After a bit of a wait, Photoshop will complete the merging of all the different photos and you will see something that looks like a caveman rug with your panorama on it.
Fixing Distortion in Photoshop
We are going to stretch our image around a bit and clean up the edges. With all the layers selected, press Ctrl/Command+E to merge all the layers into a single layer.
Choose Filter > Adaptive Wide Angle to enter a tool that we can use to repair distortion and bending. It will automatically choose the Panorama option in the top right. (If you are bringing in a finished panorama from Lightroom for correction, try changing to the Fisheye option.)
To use this tool, drag the Constraint tool across bent areas to straighten them. It’s a bit of a balancing act, like multiple people jumping on a trampoline at once. Sometimes an adjustment will look good, and other times it will ruin the rest of the image; be prepared to frequently press Ctrl/Command+Z to undo. Here is how I like to approach the Adaptive Wide Angle tool to straighten images.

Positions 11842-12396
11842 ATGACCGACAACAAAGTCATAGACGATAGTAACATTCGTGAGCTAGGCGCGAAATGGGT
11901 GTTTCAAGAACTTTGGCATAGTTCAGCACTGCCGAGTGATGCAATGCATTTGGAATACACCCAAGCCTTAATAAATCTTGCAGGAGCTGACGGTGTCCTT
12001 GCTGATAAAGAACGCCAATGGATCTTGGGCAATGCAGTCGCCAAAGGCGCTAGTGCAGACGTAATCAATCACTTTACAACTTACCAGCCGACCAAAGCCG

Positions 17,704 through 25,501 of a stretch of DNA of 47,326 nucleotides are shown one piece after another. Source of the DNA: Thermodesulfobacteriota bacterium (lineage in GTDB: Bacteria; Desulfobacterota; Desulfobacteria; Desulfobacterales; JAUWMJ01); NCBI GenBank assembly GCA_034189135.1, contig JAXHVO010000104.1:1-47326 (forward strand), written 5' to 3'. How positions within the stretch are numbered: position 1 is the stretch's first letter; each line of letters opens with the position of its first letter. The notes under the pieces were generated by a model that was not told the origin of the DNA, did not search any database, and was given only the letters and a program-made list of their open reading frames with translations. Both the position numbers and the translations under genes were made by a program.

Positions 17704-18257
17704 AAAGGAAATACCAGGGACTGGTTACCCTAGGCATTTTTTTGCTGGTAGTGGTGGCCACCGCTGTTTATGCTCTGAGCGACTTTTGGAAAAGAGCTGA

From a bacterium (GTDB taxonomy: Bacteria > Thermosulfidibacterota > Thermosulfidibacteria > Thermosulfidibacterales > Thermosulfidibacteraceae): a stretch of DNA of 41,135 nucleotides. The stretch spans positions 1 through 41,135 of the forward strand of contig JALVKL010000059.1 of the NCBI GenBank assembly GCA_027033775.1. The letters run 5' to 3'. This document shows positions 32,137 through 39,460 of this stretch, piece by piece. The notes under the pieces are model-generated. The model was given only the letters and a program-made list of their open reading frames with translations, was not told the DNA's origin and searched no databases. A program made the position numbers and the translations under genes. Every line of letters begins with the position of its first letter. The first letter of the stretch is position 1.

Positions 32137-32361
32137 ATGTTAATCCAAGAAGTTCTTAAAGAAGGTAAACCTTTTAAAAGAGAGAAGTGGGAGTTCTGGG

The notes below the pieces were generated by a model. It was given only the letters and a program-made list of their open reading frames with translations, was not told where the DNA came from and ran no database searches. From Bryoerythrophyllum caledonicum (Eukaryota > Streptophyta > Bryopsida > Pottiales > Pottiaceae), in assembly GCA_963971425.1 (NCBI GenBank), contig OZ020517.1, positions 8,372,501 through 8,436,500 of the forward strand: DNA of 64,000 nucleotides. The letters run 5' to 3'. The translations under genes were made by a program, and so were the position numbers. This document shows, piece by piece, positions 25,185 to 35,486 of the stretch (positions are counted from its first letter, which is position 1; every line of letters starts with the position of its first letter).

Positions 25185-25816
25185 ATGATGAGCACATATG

The first thing we need to do is create a level horizon (often, this is the only correction I do to a panorama). On the left side, drag the Constraint tool across what should be the horizon line. Hold down the Shift key and the line will turn yellow. This means that it will force the pixels underneath to a perfectly horizontal line and the rest of the image will be rotated and warped to fit.
Repeat for the right side of the image. This will level the entire image. You can’t do it all in a single line; you have to approach it from the left and the right separately.
Now we can straighten key elements in the photograph. Be careful that you don’t overdo it, but take your time and have fun. Notice that the building at the bottom is bent. Drag the line out and you will see that it curves with the distortion.